Wampanoag Stone Pestle
Object ID: 19PL522.2513
- Middle-Late Archaic (7,000 - 3,000 years ago)
- Stone, Granite
- Maker’s name is no longer known
- Plimoth Patuxet Museums Archaeology Collection
For thousands of years, Wampanoag women used wooden and stone mortars and pestles to pound corn into flour for preparing boiled bread, nasaump, and other traditional dishes. While most corn was allowed to fully mature and dry on the cob, some corn was picked and eaten green in late August or early September. This early ripe corn is called “green corn” or “corn in the milk stage” due to the kernels’ milky juice. During the green corn harvest, Wampanoag and other Native people observe important rituals to give thanks to the Creator and celebrate with feasting and dancing. Dried kernels were often stored in large woven bags and ground for flour and nasampe when needed. Dried corn could also be parched over a fire and pounded into nokehig, a fine corn flour used for thickening soups and often carried by travelers and easily rehydrated as a quick, energy-rich meal.
Compare this object to an English mortar and pestle.
Touch the screen or use your mouse to manipulate the archaeological artifact. What do you notice when you look closely?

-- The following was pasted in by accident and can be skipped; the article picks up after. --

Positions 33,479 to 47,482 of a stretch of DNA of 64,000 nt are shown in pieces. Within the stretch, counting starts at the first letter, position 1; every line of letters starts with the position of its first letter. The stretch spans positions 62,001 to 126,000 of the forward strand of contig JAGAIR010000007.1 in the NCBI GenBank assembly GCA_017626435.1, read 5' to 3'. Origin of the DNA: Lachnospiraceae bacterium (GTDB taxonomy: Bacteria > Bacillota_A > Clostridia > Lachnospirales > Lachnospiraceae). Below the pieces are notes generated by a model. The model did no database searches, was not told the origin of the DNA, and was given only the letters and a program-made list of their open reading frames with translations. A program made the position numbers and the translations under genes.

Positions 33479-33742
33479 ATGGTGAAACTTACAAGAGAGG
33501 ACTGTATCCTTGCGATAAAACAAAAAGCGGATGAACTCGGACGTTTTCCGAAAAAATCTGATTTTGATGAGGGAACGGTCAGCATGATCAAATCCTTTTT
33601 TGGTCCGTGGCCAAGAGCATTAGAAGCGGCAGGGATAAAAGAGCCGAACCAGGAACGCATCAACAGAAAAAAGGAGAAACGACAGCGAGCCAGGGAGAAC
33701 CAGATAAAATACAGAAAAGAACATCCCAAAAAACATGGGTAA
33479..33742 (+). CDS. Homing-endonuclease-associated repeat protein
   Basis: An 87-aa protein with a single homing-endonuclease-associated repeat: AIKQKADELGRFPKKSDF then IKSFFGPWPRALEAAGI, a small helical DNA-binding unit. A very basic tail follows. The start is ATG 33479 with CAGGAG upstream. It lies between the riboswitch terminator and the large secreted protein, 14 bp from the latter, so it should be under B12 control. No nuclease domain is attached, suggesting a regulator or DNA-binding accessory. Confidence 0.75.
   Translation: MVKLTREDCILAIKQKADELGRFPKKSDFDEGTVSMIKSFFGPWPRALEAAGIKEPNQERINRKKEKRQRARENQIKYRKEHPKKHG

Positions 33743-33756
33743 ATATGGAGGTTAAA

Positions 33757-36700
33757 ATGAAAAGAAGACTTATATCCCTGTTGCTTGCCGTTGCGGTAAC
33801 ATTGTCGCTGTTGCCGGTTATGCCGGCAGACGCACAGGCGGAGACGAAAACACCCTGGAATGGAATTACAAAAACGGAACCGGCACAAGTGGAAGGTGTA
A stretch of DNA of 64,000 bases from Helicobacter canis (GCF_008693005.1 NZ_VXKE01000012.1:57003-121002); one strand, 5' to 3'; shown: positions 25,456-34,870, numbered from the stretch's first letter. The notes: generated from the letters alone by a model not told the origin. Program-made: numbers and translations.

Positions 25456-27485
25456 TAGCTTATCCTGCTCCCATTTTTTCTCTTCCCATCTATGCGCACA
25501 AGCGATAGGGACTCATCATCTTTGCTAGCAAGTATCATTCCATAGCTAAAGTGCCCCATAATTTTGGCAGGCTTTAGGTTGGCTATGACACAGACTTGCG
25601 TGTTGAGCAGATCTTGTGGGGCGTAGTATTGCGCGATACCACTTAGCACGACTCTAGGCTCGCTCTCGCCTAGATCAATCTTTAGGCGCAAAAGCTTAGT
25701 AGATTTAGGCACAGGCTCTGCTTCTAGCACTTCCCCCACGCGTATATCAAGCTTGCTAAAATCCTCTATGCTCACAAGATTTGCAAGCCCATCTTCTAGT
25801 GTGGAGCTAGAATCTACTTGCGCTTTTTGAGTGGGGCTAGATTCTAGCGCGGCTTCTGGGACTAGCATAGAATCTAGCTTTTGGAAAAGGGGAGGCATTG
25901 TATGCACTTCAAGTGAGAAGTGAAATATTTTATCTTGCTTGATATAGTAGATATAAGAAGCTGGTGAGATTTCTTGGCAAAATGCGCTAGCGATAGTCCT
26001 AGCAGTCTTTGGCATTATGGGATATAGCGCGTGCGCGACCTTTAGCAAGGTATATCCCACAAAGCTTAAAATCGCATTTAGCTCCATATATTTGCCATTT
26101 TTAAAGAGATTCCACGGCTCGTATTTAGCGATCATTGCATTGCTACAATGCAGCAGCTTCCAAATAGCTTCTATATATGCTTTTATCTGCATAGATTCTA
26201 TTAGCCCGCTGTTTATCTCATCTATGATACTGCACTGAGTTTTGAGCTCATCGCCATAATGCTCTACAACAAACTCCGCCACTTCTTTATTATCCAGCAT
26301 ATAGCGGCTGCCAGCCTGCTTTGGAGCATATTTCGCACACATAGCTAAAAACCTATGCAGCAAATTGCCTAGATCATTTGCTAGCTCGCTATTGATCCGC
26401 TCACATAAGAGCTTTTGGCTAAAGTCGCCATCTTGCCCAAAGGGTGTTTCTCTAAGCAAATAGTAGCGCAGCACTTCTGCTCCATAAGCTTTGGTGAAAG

As our society reexamines the meaning of gender for a new generation, Malka Benjamin and Kerri Helme discuss what it meant to be a woman in English and Wampanoag societies 400 years. Please be advised that the conversation includes information about female menstruation, sex, pregnancy, miscarriage, sexual assault, and childbirth.
Who used these tools? Are your answers the same for both English and Wampanoag communities?
What materials are used to make these tools? Are they the same or different?
What would it be like to grind corn for hours every day? How might it affect your body over time?
Why is it important to consider the contributions women and children made to the success of Plymouth Colony and Patuxet?
How do you help your family at home? Compare what you do with English and Wampanoag children in the 1600s. What do you all have in common?